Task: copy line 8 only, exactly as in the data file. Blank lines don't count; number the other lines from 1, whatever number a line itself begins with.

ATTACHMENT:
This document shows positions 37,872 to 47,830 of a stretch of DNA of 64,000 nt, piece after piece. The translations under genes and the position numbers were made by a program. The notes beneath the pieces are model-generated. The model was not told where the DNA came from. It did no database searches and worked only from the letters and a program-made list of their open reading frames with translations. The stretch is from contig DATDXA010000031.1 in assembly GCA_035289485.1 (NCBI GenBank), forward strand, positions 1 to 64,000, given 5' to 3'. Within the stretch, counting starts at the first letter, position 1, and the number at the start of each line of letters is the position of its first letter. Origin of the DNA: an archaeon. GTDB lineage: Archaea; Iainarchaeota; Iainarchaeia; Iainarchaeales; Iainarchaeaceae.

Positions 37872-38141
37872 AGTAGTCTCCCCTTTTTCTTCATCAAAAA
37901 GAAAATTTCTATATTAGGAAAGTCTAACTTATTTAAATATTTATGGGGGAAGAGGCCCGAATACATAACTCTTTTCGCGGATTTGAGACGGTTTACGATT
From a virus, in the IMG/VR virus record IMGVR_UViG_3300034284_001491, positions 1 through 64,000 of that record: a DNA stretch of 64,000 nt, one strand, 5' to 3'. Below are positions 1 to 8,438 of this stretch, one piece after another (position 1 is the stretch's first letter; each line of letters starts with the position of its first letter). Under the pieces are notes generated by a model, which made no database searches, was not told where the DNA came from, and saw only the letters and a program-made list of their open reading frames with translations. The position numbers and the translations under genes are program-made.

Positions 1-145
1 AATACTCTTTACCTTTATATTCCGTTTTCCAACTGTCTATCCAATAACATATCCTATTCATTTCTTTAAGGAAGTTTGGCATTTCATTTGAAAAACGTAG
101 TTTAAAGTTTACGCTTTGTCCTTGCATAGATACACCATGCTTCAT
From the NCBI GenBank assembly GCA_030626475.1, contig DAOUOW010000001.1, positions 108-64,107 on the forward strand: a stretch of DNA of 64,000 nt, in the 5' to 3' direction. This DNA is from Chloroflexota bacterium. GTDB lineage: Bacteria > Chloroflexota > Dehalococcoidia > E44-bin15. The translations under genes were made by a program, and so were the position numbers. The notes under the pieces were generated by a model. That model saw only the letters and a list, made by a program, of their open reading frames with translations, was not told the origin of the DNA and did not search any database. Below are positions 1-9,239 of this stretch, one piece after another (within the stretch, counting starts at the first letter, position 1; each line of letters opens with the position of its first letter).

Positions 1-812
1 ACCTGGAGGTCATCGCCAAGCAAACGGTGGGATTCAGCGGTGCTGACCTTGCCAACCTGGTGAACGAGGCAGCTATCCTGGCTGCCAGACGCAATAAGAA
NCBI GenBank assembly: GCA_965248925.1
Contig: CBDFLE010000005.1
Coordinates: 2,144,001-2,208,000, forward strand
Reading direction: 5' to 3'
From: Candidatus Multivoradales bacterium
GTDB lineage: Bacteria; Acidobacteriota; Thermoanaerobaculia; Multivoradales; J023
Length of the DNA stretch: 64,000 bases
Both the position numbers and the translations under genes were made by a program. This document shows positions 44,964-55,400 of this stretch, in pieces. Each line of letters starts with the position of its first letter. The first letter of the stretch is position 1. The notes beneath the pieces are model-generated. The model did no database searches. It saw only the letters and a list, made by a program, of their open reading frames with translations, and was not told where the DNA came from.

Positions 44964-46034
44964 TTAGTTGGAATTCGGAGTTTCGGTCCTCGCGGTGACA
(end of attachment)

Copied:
101 TTTAAAGTTTACGCTTTGTCCTTGCATAGATACACCATGCTTCAT